For me, the Holy Thursday liturgy not only sets the stage for the Easter Triduum that begins this evening but offers us a wonderful model for living as Christ’s followers.

At supper with his disciples, Jesus shocks them by kneeling before them and washing their feet. This is a scandal! Only an inferior would do such a lowly task. It is truly humbling to wash a person’s feet, and it’s just as humbling to have your own feet washed. (If you’ve never done this at the Holy Thursday liturgy, try it! It will give you fresh insights into tonight’s gospel reading.) Foot washing was a common act of hospitality in Jesus’ day, given the dusty roads people walked. Today, in Canada, not so much. But we don’t lack opportunities to serve others.

If you have cared for a child, or someone who is sick or disabled, or an aging loved one, you have offered this kind of humble service. Changing a diaper. Feeding. Bathing. Cleaning the toilet. Changing the sheets. The list goes on. It’s not glamorous, but it’s done out of love. During the pandemic, we have had more opportunities to serve the sick, the isolated, the unemployed, the fragile. Front-line workers have led the way: day after day, wave after wave, they show up. Masks and PPE don’t always protect them, but their dedication doesn’t falter. Educators keep teaching students. Grocery store staff keep stocking shelves. Delivery people keep delivering the goods we need. And always, families and neighbours are there for each other.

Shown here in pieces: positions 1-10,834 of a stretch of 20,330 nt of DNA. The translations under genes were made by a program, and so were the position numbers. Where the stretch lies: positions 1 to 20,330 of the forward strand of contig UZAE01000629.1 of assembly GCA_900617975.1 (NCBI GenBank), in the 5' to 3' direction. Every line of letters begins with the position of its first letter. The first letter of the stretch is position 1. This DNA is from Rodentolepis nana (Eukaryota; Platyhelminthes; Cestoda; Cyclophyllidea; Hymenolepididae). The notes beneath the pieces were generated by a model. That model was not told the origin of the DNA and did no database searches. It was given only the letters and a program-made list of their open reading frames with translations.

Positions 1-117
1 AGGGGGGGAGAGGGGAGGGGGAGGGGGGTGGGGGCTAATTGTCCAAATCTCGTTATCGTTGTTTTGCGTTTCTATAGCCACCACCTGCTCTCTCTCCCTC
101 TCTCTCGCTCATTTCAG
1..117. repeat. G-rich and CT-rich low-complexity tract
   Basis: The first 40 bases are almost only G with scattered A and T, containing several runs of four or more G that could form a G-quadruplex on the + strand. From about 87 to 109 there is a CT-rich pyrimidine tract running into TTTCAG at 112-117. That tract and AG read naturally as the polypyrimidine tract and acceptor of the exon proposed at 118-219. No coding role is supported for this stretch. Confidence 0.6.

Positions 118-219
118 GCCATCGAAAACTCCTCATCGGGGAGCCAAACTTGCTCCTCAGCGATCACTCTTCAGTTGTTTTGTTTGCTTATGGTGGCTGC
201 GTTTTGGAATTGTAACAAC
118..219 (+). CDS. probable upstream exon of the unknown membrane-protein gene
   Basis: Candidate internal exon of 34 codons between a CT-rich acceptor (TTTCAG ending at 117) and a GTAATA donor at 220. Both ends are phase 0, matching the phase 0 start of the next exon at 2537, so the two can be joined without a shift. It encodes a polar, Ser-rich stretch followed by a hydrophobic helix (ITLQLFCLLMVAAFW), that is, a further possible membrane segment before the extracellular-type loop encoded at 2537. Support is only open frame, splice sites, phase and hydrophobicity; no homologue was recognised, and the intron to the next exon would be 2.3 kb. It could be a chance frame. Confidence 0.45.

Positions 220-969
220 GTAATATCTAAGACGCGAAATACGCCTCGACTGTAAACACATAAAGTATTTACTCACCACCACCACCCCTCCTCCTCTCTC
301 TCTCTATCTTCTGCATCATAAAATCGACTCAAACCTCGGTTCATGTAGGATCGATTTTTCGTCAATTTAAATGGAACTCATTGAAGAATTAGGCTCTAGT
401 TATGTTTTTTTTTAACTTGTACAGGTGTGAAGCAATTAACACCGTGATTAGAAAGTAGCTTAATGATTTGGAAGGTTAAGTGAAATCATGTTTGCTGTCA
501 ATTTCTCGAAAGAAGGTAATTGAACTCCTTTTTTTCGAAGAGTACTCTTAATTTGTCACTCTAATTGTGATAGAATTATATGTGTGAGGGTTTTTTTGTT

I love this story about Bishop Ken Untener of Saginaw, Michigan (1937–2004). When he was ordained bishop, he told the people, “My name is Ken, and I will be your waiter.” Instead of living in the bishop’s mansion, he sold it and moved his belongings with him as he stayed for a while in turn at rectories in his diocese, getting to know the parishes, people and pastors. For him, service was everything.

We all are called to serve; we just need to figure out how to do it. There is no shortage of possibilities. Start at home and move outward into your local community, your parish, your town or city. Find a way to serve at a national or global level, such as by donating money or advocating for those without a voice. Organizations like Development and Peace offer us countless ways to contribute. As Jesus says, “So if I, your Lord and Teacher, have washed your feet, you also ought to wash one another’s feet. For I have set you an example, that you also should do as I have done to you.” Amen. And don’t forget to smile – you’re doing God’s work!

Anne Louise Mahoney is managing editor of Novalis. She is the editor of Looking to the Laity: Reflections on Where the Church Can Go from Here and the author of I Hope, a book for young children.

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